Known from east coast of Queensland, Australia, and southern Papua New Guinea.
near Port Moresby, Papua New Guinea, 24 June 1988. PHOTO: D.J.Brunckhorst.
This is one of a number of species with black lines and an orange border, loosely grouped into the Chromodoris quadricolor colour group. This species is distinguished by the orange or orange-brown lines between the black lines (usually 5 in number) and the orange border which is submarginal.
• Rudman, W.B. (1982). The Chromodorididae (Opisthobranchia: Mollusca) of the Indo-West Pacific: Chromodoris quadricolor, C. lineolata and Hypselodoris nigrolineata colour groups. Zoological Journal of the Linnean Society, 76: 183-241.
Rudman, W.B., 1998 (September 10) Chromodoris colemani Rudman, 1982. [In] Sea Slug Forum. Australian Museum, Sydney. Available from http://www.seaslugforum.net/find/chrcole
September 27, 2005
From: Gary Cobb
Hi Bill and readers!
I am pleased to announce that Chromodoris colemani has been found at Old Woman Is off Mooloolaba in sunny Queensland on the site called the Wall from our new dive boat MV Godiva.
Locality: Old Woman Island Mudjimba, off Mooloolaba, Queensland, Australia. Depth: 8 m. Length: 60 mm. 24 September 2005, Photographer: Gary Cobb
Has this species been found in southern Queensland?
firstname.lastname@example.orgCobb, G., 2005 (Sep 27) Chromodoris colemani from Sunshine Coast, Queensland. [Message in] Sea Slug Forum. Australian Museum, Sydney. Available from http://www.seaslugforum.net/find/14840
We have very few records of C. colemani, so few in fact that I sometimes wonder, even though I named it, whether it a colour variant of another, more common species. The only records I have of the species are from Bushy Island, near Mackay and Lizard Island, both in 'Far North Queensland'. Your find is therefore a valuabale addition to our knowledge both in geographical distribution and colour pattern. I have my doubts about most of the animals on the Forum I have previously identified as this species, but until we have more information it's difficult to be sure.
October 4, 2001
From: Nishina Masayoshi
I believe that the LOWER RIGHT and LOWER LEFT images are Chromodoris colemani. It is common at Hachijo Island, Japan. And I often see C. colemani and C. striatella nestling closely together as in the UPPER photo.
Looks like these animals have mutually good relations.
Nishina, M., 2001 (Oct 4) Chromodoris colemani & C. striatella. [Message in] Sea Slug Forum. Australian Museum, Sydney. Available from http://www.seaslugforum.net/find/5058
Thanks for these interesting photos. I am pretty sure these animals are all Chromodoris colemani. When you often see similarly coloured animals associating closely together like this you can be fairly confident that they are the same species. Chromodoris striatella has many more black lines than these animals and the gills and rhinophores have a pattern of white spots.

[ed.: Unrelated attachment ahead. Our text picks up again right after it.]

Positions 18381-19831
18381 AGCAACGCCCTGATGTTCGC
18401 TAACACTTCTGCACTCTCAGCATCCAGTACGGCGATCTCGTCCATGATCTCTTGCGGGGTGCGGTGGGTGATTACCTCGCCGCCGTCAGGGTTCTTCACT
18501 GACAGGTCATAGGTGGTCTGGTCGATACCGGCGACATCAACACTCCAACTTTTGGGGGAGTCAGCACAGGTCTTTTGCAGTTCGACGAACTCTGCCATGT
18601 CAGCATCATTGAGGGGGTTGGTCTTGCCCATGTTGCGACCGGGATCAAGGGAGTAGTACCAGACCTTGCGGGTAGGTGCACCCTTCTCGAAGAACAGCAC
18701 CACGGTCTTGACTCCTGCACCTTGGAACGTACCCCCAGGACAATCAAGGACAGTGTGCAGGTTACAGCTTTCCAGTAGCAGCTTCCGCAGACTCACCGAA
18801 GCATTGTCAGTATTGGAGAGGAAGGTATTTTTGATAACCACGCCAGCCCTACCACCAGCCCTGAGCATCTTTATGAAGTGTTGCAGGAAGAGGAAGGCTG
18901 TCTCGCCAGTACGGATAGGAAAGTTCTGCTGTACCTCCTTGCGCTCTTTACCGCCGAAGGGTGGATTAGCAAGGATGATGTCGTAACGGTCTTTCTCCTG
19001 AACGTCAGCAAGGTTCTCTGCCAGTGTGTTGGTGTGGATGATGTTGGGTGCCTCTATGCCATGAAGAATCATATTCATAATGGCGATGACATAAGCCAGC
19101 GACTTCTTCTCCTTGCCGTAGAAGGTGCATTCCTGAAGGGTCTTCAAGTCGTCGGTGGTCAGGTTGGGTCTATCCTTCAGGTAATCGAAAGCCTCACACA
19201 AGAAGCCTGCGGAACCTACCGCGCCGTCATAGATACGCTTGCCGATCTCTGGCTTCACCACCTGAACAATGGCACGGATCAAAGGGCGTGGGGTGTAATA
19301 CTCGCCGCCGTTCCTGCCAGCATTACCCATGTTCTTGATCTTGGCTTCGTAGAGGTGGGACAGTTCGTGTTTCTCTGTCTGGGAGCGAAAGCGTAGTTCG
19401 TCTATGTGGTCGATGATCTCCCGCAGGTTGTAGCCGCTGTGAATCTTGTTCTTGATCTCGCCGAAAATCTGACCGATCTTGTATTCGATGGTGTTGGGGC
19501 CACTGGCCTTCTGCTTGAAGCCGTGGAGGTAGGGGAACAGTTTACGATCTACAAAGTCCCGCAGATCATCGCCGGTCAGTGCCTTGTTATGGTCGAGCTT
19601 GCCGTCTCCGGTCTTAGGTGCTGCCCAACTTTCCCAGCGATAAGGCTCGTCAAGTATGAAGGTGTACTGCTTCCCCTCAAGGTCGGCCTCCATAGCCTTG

What is interesting about your photos is that the lower two show a colour form similar to the animals I have been keeping on a separate page labelled Chromodoris cf. colemani because I wasn't sure of their identity. Your photos certainly lend support to the idea that they are a colour form of Chromodoris colemani.
August 28, 1999
From: Scott Johnson
I believe Chromodoris colemani from the Marshall Islands is another range extension. I have these from both Kwajalein and Utirik Atolls, where they seem to prefer midlagoon pinnacle reefs, living in pretty much the same habitat as C. elisabethina. In the photo of E177-2, I believe but am not certain that the animal is eating the purple sponge it is on. I could not really tell if there were grazing marks on the sponge, although the nudi was in a position that looked like it was feeding.
email@example.comJohnson, S., 1999 (Aug 28) Chromodoris colemani in the Marshall Is. [Message in] Sea Slug Forum. Australian Museum, Sydney. Available from http://www.seaslugforum.net/find/1211
We don't know too much about this species, so any clues are welcome,
May 30, 1999
From: Clay Bryce
Have you had a chance to look at the other images I sent you with the last batch? No rush but thought I would remind you - especially the Chromodoris cf colmani from Dampier Archipelago (Pilbra region of W. Australia)- would like to finish this one for the report.
I'm pretty sure this is a colour variant of C. colemani. It has parts of the 5 black lines and the interspersed orange-brown lines. I am still not sure whether the animal I have on a separate page as Chromodoris cf. colemani is the same.
By the way the spelling in 'colemani' with an 'e'. It is named after Neville Coleman not Phil Colman.
Bill Rudman.Rudman, W.B., 1999 (May 30). Comment on Chromodoris colemani from Western Australia by Clay Bryce. [Message in] Sea Slug Forum. Australian Museum, Sydney. Available from http://www.seaslugforum.net/find/899
April 1, 1999
From: Erwin Koehler
Here is a photo from my latest trip to the Philippines. Please excuse the poor quality - the camera didn't work allright. I don't know the reason why - after the second week I misplaced the o-ring and the housing got full of water. The Chromodoris looks a bit like C. colemani ... Cebu Is., Ronda Bay Sanctuary, March 1999, 15m depth.
E.Koehler@DeutschePost.deKoehler, E., 1999 (Apr 1) Chromodoris colemani from Philippines. [Message in] Sea Slug Forum. Australian Museum, Sydney. Available from http://www.seaslugforum.net/find/750
Sorry about your camera story - saltwater and cameras can be very depressing.
Your photo seems to be Chromodoris colemani as you thought.
September 10, 1998
From: Bill Rudman
Here is a picture of Chromodoris colemani to compare with the photos from Aloysia Murni Shintosari of a similarly coloured species from Indonesia ... Bill RudmanRudman, W.B., 1998 (Sep 10). Comment on Chromodoris colemani by Bill Rudman. [Message in] Sea Slug Forum. Australian Museum, Sydney. Available from http://www.seaslugforum.net/find/232